If you want to run an anchovy factory you’re going to need a Maestro Salador. The rough translation is "Salt Conductor," but I think it lacks the nuance of Spanish. Maestro Salador is the Headmaster of Fish. He guides anchovies through the rooms in the plant. He watches over the barrels they age in. He changes the temperatures, adjusts the pressing weights, monitors the salt content. He’s essentially running a finishing school for fish, taking a lowly baitfish and grooming it to become one of the Mediterranean’s real delicacies.
Ortiz’s Maestro Salador cures anchovies that are fished in April with traditional purse seine nets. It's an old style of fishing that skims silver-skinned anchovies from the surface. This classic mode of fishing has two effects. It keeps the sea healthier by keeping unneeded fish out of the catch. And it bruises them less because hauls are lighter than with drop nets.
Once caught, the anchovies are cleaned, salted, stored for about six months—shorter than usual, the maestro wants these to remain plump—then filleted and packed in olive oil to order, all by hand. It’s been done pretty much the same way for over a hundred years, each silver and pink fillet a sign that the fish was put in salt the same day it was caught.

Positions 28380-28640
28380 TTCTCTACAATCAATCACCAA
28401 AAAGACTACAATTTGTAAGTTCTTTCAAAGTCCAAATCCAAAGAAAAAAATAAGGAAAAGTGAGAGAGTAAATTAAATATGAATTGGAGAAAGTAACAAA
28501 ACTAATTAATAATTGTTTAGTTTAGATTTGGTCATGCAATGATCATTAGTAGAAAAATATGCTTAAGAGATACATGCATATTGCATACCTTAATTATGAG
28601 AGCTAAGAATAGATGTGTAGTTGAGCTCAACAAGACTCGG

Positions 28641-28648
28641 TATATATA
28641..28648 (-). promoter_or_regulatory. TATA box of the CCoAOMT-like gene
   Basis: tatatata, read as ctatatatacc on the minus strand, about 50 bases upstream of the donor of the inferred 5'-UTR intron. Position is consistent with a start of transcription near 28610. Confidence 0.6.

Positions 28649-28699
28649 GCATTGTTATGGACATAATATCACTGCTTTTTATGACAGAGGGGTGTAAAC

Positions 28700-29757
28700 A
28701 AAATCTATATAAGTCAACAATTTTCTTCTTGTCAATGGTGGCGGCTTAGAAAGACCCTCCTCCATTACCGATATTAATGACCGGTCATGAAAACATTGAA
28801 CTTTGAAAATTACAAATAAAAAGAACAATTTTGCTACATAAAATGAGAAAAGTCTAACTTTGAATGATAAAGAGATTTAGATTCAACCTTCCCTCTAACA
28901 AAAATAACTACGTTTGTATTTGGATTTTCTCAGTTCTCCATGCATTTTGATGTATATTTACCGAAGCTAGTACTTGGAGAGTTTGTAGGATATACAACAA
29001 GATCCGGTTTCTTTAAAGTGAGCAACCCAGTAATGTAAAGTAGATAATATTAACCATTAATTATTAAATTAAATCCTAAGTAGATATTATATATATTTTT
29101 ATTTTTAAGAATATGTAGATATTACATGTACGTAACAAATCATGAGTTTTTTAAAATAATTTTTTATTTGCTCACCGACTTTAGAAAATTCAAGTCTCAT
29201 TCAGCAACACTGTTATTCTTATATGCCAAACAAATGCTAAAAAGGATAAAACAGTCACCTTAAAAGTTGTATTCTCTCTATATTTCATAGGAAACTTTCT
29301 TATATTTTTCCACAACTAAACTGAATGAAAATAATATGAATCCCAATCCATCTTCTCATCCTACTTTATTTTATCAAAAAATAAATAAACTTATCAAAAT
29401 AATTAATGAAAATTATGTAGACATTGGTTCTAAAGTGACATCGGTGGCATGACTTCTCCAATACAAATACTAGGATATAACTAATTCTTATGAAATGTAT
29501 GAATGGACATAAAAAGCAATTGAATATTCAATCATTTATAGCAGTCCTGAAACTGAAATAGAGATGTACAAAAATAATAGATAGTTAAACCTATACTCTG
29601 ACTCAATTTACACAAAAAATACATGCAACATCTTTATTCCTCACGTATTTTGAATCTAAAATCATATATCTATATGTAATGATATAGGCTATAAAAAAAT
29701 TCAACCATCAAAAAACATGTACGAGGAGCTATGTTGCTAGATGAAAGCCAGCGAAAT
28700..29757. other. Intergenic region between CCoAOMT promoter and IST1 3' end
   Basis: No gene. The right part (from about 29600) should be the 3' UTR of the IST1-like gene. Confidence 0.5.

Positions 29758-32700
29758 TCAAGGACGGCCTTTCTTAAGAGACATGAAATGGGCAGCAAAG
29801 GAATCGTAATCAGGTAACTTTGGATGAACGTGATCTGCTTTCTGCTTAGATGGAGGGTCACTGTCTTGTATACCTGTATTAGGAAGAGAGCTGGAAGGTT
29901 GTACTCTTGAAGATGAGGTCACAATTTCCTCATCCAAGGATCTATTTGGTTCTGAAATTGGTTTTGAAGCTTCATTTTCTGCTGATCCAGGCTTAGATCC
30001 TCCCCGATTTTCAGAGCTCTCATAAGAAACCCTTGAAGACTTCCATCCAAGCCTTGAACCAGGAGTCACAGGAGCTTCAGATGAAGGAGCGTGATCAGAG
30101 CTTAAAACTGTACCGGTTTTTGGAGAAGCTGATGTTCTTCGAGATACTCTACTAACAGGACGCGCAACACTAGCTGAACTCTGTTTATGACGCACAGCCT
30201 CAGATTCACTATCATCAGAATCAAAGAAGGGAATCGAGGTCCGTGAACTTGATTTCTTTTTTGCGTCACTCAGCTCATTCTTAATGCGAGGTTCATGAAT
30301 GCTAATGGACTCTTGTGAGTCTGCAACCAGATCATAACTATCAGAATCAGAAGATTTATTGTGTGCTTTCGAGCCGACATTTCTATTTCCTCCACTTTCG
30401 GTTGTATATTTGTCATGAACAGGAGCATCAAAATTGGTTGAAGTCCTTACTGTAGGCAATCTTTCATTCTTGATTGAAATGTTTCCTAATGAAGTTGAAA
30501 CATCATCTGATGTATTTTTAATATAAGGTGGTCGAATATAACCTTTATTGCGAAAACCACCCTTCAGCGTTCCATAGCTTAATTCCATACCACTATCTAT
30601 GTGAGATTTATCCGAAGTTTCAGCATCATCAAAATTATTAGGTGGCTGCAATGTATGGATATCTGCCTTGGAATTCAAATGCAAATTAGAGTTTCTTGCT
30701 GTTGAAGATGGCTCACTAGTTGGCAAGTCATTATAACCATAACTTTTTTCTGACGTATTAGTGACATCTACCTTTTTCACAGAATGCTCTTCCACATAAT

There are anchovies and anchovy paste you buy as an ingredient. There are anchovies you buy to chop up and mix into a dish. Then there are these anchovies, the crème de la crème of ready-to-eat anchovies, the ones you want to enjoy on their own, whole. Toast, pasta, pizza, sandwiches, or salads, you name it, these are great on top of it. Lay them out on fresh mozzarella and roasted peppers or alongside some quick-grilled mushrooms.
"Don’t even think of these as fish: They’re little bombs of umami"
Chris Cohen, Saveur